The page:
These famous 50-foot-high white sheet-metal letters have come to symbolize the movie industry and the city itself. The sign was erected on Mount Lee in 1923 as an advertisement for a real-estate development. The full text originally read HOLLYWOODLAND and was lined with thousands of 20-watt bulbs around the letters (changed periodically by a caretaker who lived in a small house behind the sign). The sign gained dubious notoriety when actress Peg Entwistle leapt to her death from the "H" in 1932. The LAND section was damaged by a landslide, and the entire sign fell into major disrepair until the Hollywood Chamber of Commerce spearheaded a campaign to repair it (Hugh Hefner, Alice Cooper, Gene Autry, and Andy Williams were all major contributors). Officially completed in 1978, the 450-foot-long installation is now protected by a fence and motion detectors. The best view is from down below, at the corner of Sunset Boulevard and Bronson Avenue. Tip: It may look like it on a map, but Beachwood Drive does not lead to the sign. If you want to reach the sign on foot, it requires a rather arduous 5-mile round-trip hike on the Brush Canyon Trail in Griffith Park -- the trail head is at the end of Canyon Drive. For more information call the Griffith Park headquarters at tel. 323/913-4688.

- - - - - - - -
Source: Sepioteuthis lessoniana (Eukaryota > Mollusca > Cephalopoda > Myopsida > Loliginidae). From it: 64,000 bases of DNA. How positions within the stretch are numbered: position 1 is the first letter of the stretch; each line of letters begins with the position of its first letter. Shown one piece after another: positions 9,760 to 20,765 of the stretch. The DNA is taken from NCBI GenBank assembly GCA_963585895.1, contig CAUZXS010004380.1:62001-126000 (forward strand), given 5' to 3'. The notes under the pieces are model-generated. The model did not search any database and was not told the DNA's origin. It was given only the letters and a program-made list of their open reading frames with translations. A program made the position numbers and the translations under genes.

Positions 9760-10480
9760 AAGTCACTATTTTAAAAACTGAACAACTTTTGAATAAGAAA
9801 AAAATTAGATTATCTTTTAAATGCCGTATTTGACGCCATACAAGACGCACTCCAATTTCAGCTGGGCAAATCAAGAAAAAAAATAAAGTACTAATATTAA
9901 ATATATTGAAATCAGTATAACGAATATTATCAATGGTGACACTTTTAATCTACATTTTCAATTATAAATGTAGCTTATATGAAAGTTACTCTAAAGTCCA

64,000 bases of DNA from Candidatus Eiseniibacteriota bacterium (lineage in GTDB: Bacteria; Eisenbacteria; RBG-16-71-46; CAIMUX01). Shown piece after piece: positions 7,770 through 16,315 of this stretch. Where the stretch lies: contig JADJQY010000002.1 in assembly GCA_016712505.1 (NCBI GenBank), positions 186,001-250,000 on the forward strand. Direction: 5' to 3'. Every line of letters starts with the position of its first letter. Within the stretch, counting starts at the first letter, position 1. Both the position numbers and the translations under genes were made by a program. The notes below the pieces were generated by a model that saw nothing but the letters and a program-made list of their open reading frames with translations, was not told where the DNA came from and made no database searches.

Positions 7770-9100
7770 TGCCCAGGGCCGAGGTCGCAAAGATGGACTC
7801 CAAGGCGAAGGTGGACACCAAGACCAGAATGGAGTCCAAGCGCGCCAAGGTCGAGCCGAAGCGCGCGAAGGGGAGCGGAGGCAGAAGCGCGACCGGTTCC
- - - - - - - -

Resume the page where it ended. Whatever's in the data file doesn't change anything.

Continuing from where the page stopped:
- © Frommer's 2013
- Recommended 2010